Minors are involved in transnational crimes, whether as victims (for example, in human trafficking) or as perpetrators (for example, in drug trafficking or as child soldiers or child pirates). In this sphere, as in the domestic, the separation between victim and perpetrator is sometimes unclear. Minors are particularly vulnerable subjects, but the concept of ‘transnational juvenile criminal justice’ is not yet a well-defined concept and the transposition of domestic constructions of child criminality into the international context of the ICC is under-developed. Through the topic of human trafficking, this pre-conference session explores issues of transnational criminalization and the different legal responses of national jurisdictions. Secondly, focusing on child soldiers, it considers the international criminal justice response to child perpetrators of crimes against humanity, and the arguments for treating these children as victims and/or as perpetrators.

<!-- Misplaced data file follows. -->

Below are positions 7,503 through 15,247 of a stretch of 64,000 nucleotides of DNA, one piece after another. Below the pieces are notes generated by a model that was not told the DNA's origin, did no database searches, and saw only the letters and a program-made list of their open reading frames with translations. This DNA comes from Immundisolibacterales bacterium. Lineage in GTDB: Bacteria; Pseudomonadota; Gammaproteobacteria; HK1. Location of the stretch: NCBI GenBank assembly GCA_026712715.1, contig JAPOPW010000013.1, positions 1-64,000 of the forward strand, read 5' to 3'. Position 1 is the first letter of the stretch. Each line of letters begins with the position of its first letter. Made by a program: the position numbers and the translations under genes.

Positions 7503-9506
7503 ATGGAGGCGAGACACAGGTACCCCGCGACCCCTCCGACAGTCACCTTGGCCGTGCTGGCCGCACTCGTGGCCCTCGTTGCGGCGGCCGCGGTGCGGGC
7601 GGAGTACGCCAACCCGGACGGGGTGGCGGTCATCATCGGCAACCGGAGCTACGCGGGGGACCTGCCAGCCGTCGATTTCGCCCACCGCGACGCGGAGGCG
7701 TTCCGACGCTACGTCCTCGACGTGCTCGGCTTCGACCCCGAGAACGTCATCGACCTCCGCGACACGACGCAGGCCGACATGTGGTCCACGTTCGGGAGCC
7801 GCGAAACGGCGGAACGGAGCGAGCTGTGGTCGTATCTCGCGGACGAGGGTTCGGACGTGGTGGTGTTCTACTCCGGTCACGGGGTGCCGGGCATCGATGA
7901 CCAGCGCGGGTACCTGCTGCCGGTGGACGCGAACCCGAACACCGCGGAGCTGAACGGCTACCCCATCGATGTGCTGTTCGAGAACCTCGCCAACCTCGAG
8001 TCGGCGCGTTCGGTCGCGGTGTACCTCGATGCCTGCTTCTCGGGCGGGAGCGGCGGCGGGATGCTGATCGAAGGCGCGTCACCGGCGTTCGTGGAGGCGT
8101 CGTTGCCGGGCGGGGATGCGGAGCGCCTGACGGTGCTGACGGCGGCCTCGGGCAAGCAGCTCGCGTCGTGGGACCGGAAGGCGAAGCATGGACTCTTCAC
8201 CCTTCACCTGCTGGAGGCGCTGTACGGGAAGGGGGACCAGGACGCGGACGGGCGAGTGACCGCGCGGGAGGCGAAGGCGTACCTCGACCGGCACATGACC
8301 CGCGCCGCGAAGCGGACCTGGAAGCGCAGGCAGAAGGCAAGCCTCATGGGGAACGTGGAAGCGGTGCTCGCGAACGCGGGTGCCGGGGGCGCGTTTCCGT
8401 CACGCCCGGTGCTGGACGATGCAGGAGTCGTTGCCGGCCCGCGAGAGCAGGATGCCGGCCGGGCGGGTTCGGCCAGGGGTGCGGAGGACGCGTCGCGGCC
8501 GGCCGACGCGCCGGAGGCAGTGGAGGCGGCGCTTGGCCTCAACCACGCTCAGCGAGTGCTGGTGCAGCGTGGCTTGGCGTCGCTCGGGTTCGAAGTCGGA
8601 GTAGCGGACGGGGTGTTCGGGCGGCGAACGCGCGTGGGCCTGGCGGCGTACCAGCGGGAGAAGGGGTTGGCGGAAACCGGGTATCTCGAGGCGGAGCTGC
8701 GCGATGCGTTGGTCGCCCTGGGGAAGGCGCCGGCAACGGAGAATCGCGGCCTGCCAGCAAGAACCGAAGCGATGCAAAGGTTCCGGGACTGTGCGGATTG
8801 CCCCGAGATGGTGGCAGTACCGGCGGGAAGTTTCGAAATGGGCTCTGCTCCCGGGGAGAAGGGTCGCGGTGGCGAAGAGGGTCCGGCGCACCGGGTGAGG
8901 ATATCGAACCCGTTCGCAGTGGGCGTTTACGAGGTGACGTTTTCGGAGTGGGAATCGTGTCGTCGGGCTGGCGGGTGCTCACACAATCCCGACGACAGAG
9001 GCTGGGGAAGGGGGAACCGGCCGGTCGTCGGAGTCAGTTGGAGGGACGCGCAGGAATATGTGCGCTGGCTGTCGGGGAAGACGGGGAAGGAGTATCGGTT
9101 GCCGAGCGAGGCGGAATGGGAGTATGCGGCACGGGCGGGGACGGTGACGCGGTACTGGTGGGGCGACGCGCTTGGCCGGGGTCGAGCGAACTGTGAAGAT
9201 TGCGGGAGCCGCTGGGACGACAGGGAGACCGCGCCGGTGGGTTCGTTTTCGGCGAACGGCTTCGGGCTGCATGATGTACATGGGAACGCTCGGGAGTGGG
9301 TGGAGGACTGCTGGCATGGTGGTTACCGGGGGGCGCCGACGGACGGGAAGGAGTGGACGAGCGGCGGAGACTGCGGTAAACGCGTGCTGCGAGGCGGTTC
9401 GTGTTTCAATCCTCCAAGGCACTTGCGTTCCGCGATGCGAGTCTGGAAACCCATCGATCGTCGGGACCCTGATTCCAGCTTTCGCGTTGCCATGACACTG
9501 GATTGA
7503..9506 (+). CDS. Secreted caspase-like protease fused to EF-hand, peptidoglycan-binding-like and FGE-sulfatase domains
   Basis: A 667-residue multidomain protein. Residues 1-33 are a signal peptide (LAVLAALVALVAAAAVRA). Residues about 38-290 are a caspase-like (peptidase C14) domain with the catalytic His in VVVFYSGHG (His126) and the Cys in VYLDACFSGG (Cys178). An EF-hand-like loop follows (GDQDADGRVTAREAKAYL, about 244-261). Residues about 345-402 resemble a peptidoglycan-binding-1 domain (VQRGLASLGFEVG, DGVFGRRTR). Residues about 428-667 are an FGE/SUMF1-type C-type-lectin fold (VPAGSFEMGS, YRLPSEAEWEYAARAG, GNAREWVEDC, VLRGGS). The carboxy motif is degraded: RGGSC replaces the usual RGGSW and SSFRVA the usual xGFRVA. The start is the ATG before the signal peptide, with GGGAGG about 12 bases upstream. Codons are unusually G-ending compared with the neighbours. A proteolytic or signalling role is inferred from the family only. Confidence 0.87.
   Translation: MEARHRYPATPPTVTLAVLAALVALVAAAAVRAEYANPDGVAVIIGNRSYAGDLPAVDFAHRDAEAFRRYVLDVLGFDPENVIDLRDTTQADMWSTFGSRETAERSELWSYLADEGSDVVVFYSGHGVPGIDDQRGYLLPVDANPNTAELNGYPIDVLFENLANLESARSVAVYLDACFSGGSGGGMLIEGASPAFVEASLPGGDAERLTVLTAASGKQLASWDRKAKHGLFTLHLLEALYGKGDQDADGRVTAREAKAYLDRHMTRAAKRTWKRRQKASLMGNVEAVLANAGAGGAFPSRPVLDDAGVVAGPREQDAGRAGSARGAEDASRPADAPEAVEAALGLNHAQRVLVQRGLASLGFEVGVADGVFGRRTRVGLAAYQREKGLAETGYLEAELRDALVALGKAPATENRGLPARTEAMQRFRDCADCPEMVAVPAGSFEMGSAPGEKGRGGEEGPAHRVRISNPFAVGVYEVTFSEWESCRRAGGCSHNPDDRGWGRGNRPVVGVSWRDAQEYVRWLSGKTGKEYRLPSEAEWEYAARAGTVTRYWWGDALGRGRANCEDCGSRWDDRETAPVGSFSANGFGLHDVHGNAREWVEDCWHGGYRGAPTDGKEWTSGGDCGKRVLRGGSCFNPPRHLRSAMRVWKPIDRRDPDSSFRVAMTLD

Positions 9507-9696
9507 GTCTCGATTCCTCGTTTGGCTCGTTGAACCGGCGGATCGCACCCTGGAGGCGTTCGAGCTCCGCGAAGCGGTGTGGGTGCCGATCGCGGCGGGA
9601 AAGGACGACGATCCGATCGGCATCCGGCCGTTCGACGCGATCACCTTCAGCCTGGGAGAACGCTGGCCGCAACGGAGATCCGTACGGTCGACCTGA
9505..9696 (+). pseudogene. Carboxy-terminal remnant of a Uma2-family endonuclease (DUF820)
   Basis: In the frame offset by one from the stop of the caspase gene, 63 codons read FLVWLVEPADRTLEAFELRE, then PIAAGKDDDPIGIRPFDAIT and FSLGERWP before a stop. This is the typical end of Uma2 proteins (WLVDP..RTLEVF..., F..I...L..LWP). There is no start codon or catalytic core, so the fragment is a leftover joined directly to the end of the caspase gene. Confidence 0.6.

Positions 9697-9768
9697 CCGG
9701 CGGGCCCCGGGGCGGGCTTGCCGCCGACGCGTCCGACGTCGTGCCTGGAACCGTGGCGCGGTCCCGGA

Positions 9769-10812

Although children have received some attention from the international community, when it comes to transnational and/or international crimes such as human trafficking or the recruitment of child soldiers, the legal framework is far from fully developed.
Through the themes of human trafficking and children in armed conflict, such as child soldiers we can explore the notion of children as perpetrators, victims and witnesses within the framework of international criminal justice or comparative criminal justice.